Linked by Thom Holwerda on Sat 9th May 2009 09:58 UTC
Apple Since it's weekend, which usually equates to no news, we figured we'd follow in Engadget's footsteps by asking you, our dear and loving readers, what you would change about Apple's current Mac Pro. Engadget readers already had a few things to say - this is the internet after all. And since this is OSNews, we add a question of our own: what would you change about Mac OS X?
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RE: Finder, Dock
by foljs on Sat 9th May 2009 12:53 UTC in reply to "Finder, Dock"
foljs
Member since:
2006-01-09

I think I'm not alone on this one, but the Finder is the first thing that should go. Where's the logic here? Who wrote that crap and labeled it a file-manager?


It has a long history of being one of the better file manager out there, starting with NeXT.

What it can really do is only the basic stuff, like copy/paste/create directory and the occasional drag-drop;


Yes, that and archive files to zip, connect to remote servers, browse filesystems, remote servers, external media, search for files with Spotlight capabilities, Quick Look files, create Burn Folders for writing CDs and DVDs, create and show Smart Folders (virtual collections of files based on saved queries), show 4 different views of your files.

Yeah, like you said, only basic stuff.

and what's most important it is rather unfriendly to the user, like try jumping to /System/Library/Extensions without a normal location bar.


Yeah, it's, like, so difficult. You have to click on the computer icon (to see all available disks), click on the hard disk icon, and then on the System, Library and Extensions icons respectively.

(Exactly as you would do it on any other OS --and even easier when using the Column view).

Or you could choose from the menu: Go -> Go To Folder and type "/System/Library/Extensions" in the popup box.

And the worst thing is that there's no real substitute, commercial or opensource/free/whatever. Every other Mac file-manager out there has more features than the Finder, but they still wouldn't qualify for the title File-manager of the month.


Yeah, universally appraised file managers like Path Finder ( http://cocoatech.com/ )are to sneer at.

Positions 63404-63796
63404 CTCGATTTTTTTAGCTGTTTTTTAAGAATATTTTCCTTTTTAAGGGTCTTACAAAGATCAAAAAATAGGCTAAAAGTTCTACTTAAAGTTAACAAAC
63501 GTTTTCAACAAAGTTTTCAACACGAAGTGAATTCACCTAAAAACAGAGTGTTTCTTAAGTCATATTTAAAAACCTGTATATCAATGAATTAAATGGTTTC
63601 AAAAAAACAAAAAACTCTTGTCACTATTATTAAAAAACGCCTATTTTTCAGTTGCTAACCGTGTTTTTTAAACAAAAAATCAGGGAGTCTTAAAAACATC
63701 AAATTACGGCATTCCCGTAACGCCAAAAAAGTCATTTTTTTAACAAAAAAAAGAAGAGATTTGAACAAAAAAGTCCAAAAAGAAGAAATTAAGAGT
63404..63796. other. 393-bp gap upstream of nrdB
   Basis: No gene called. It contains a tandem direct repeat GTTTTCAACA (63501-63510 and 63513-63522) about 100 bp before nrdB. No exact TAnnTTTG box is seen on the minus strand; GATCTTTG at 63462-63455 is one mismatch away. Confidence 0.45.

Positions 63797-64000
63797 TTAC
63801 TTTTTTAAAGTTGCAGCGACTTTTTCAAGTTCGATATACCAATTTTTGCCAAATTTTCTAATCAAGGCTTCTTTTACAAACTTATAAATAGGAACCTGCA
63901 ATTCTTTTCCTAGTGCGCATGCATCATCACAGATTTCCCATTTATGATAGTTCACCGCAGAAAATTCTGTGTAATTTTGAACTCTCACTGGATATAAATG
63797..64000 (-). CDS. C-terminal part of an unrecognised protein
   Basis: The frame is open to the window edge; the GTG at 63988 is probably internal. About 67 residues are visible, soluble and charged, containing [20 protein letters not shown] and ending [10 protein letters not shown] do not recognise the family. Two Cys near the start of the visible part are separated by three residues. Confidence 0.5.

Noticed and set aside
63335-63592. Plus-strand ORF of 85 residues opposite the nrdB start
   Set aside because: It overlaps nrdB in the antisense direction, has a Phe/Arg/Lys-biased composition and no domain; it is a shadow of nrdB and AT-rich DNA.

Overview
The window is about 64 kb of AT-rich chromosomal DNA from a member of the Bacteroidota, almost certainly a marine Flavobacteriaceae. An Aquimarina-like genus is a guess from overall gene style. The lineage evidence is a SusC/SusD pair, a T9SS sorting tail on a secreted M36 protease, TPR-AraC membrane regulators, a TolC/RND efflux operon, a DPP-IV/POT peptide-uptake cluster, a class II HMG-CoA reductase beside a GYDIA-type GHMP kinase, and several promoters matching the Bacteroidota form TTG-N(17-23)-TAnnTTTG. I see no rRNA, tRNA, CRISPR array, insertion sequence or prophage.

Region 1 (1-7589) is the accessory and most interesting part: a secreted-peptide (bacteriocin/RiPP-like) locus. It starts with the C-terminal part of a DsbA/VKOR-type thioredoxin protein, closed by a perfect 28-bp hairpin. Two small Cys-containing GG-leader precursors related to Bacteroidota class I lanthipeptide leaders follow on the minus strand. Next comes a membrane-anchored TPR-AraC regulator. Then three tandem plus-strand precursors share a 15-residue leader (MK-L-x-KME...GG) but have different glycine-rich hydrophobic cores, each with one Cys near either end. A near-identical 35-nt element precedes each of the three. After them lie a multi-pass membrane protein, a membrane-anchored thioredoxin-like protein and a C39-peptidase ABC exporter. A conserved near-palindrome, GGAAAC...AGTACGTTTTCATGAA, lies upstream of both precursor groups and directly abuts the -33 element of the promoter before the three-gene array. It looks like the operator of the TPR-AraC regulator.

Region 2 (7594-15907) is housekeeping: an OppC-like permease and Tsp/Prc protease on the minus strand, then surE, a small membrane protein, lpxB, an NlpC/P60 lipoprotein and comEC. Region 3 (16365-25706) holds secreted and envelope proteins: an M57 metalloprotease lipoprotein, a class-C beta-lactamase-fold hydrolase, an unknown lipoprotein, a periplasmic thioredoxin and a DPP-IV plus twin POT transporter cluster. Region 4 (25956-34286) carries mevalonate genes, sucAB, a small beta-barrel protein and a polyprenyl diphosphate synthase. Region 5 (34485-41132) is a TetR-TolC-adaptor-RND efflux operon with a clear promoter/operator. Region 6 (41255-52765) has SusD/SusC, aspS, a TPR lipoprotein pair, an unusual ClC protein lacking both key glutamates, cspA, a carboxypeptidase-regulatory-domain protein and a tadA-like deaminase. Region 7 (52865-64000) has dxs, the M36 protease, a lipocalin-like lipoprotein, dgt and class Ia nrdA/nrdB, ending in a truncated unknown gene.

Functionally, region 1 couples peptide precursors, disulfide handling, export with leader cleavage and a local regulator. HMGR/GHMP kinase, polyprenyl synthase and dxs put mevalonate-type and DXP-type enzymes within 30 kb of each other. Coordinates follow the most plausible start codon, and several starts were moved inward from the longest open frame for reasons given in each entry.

Or, Fork Lift ( http://www.binarynights.com/ ).

And I thought I would never say this, but Explorer's a real King-Kong compared to Apple's little Finder.


This borders on crazy talk.

But I get it, you probably just started using OS X (migrating over from Windows to jump in the bandwagon) and the old ways are so ingrained into you that you can't get your head around how things could differ from Windows in an OS.

And what's up with the Dock? I understand that Apple has its own way of doing stuff, but isn't it a bit retarded to skip the minimized windows when alt-tabbing (or was it option-tabbing)?


No, it's actually very convenient. If I minimized a Window I don't want it to show up in an option-tab, because I don't work with that Window at the moment.

(It's the concept of a Working Set of windows. If I minimize something I want it to stay that way, until I tell it not too).

I mean, try raising the window you've just minimized by mistake!


You mean like, I dunno, *clicking* on the window icon in the dock? Sure, it's so difficult.

And why do they have a shortcut for the mentioned action and not one to reverse it?


Because it doesn't make sense.

When you are working with an active window, you can sent it a shortcut to minimize itself.

When the window is minimized, you are working with some other window. Where would the hypothetical shortcut for "reverse minimization" would go to? The last minimized window, in another application? Why should that be any special? This only makes sense if you minimize by mistake a lot and want to reverse it, not in normal usage.

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